Left Unity Disabled Members Caucus
The decision of Theresa May to call a snap General Election for the 8th June 2017 has caught everyone by surprise. The Left Unity Disabled Members Caucus were in the process of using the Spring Conference to launch a discussion on the type of policies we believe are necessary after successive neoliberal led governments have attacked the basic civil and human rights of disabled people. Our discussion would have taken place within the context of:
The prospect of a strengthened May government is frightening and for huge numbers of disabled people the memory of a New Labour government’s carrot and stick approach still lingers. Under the present circumstances the Disabled Members Caucus believes we have little choice but to outline the basic policy areas we would want a Labour government to develop during its first term in office. The outline will draw upon the framework offered above plus a critique of existing policy positions put forward in the Labour Party’s mini manifesto of 2015. We acknowledge that over the past twelve months Labour have held a Disability Equality Roadshow led by Debbie Abrahams MP, Shadow Secretary of State for Work and Pensions. However this has not gone beyond its consultation phase and therefore there is no clear shift in policy direction as yet. Many disabled activists have expressed concern about the appointment of Maria Rimmer as Shadow Minister for Disabled People because of her perceived lack of awareness around disability politics. Currently, the Labour Party shows little or no understanding of the social approach towards disability and therefore provides no indication of a willingness to break with the traditional deficit approach found in its existing policies.
Improving the lives of disabled people?
In 2015 Labour’s mini manifesto stated:
“[…].Britain will only succeed when everyone has the opportunity to achieve their potential, and where everyone is treated with dignity and respect. We are proud of the progress we made under the last Labour government to remove barriers to equality and to improve the life chances of disabled people.”
This view of the Blair government is in sharp contrast with the assessment of many disabled people. Disabled People Against Cuts had written four years previous to this view:
“Disabled people in Britain had already become a target under the Labour Government’s welfare reform programme and its chief advisor crossed over to the Conservatives shortly before the General Election.”
Like many nondisabled people, large numbers hoped that the election of Corbyn as Labour leader would mark a decisive break with the past and the influence of the American insurance company UNUM on welfare issues would be ended. What can still be adopted and taken forward from this Blair era is the policy document, “Improving Life Chances of Disabled People”, which was written by disabled people. Although dated, it does offer a reasonable framework, and many activists question why the Disability Equality Roadshow hadn’t made more use of it. What is vital over the next month is that Labour can demonstrate to disabled people that they can be trusted; that what they can offer is more than ambiguous rhetoric around equality and removing barriers. The last twenty years has seen disabled people face increased poverty, the loss of independence, and reduction or loss of services and support. As disabled people we are looking to the Labour Party to reverse our fortunes and to engage with us in challenging not just discriminatory practice experienced by individuals but the institutional social restrictions that exist in the labour market, transport, housing, education, etc.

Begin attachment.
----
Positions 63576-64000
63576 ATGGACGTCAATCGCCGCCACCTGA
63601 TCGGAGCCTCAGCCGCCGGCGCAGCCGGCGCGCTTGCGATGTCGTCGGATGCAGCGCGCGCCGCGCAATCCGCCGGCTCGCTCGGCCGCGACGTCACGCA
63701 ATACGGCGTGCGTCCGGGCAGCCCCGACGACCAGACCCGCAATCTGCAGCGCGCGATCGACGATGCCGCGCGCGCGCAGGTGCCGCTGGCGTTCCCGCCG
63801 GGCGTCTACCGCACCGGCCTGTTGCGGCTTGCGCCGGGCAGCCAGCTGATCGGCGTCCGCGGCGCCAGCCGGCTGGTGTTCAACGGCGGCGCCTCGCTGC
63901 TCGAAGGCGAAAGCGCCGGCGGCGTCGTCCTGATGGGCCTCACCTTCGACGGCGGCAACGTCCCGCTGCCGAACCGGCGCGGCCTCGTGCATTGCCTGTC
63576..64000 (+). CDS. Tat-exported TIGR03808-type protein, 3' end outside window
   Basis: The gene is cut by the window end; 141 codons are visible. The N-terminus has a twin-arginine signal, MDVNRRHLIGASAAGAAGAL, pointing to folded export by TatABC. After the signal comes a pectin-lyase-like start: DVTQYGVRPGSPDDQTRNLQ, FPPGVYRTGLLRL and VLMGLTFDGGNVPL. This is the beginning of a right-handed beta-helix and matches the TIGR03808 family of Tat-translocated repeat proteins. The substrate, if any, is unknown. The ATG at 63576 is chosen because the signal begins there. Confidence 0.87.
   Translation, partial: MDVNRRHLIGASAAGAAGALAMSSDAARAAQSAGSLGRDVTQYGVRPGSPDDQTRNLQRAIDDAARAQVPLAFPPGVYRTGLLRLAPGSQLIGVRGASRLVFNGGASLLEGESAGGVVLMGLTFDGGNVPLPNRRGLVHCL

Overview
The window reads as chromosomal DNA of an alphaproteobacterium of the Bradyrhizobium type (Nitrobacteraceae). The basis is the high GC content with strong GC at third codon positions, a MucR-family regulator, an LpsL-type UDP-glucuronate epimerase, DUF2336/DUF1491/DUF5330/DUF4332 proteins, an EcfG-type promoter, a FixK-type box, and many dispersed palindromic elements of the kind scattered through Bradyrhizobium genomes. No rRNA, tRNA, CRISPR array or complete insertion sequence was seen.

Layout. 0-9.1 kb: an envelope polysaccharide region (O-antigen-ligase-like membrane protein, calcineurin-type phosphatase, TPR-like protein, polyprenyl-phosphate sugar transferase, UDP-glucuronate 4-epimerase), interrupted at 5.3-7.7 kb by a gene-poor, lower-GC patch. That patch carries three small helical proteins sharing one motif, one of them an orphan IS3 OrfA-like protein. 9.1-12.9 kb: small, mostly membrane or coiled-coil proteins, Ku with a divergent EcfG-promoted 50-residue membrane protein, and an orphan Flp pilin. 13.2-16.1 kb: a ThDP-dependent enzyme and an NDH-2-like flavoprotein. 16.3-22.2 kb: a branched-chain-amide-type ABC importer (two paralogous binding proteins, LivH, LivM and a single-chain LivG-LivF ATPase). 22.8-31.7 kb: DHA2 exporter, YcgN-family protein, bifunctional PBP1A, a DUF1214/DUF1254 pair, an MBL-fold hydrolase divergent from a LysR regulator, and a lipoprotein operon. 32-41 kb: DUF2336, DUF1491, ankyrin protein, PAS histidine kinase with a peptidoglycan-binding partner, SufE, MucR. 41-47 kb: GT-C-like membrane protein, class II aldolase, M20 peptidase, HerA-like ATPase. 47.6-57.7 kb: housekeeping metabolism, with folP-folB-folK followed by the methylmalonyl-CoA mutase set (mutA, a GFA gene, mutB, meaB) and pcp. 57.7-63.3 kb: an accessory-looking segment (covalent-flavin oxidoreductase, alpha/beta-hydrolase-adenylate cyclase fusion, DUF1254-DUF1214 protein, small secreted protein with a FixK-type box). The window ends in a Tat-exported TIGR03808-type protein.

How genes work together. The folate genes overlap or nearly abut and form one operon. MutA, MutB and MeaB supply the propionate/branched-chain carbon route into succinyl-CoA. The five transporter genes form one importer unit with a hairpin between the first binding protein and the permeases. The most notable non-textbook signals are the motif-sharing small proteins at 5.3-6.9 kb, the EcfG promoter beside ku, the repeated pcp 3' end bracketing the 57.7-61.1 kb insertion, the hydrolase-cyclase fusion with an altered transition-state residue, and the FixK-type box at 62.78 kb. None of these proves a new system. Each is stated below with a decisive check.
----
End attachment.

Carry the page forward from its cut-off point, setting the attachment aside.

Disabled people expect Labour to tackle inequality and social injustice
So what are some of the key areas of policy Labour need to develop?
Improving Welfare Support:
Independent Living and Self-Determination:
Left Unity supported the campaign by disabled people to stop the closure of the Independent Living Fund. However we recognise that this was only accessed by a minority of disabled people who want support to live in their own communities and have control over their lives. The neoliberal agenda under three governments has changed the meaning of independent living and has locked it into the capitalist market economy.
Access to Health and Support Services:
Left Unity Disabled Members Caucus agrees with the position of Disabled People Against Cuts in their 2015 Manifesto that ‘there must be changes made to the Mental Capacity Act which is failing people it is supposed to protect. The Best Interests concept means that substitute decision making has become the default position rather than supporting people who are disabled or have Learning Difficulties to make their own decisions.’ (https://dpac.uk.net/2015/03/manifesto-asks)
In line with the national policy of Left Unity, the Disabled Members Caucus believes a Labour government needs to tackle head on the country wide chronic shortage of social housing and a rise in homelessness and to put an end to landlords and property developers profiting from the housing crisis.
Left Unity Disabled Members Caucus calls upon Labour to break with its patronising and ineffective methods to address the restrictions disabled people face when either seeking or maintaining employment. We acknowledge the view held by DPAC in 2015 that:
Access to Justice:
This is a broad outline of the key areas Left Unity Disabled Members Caucus will be championing in the run up to the General Election and beyond.
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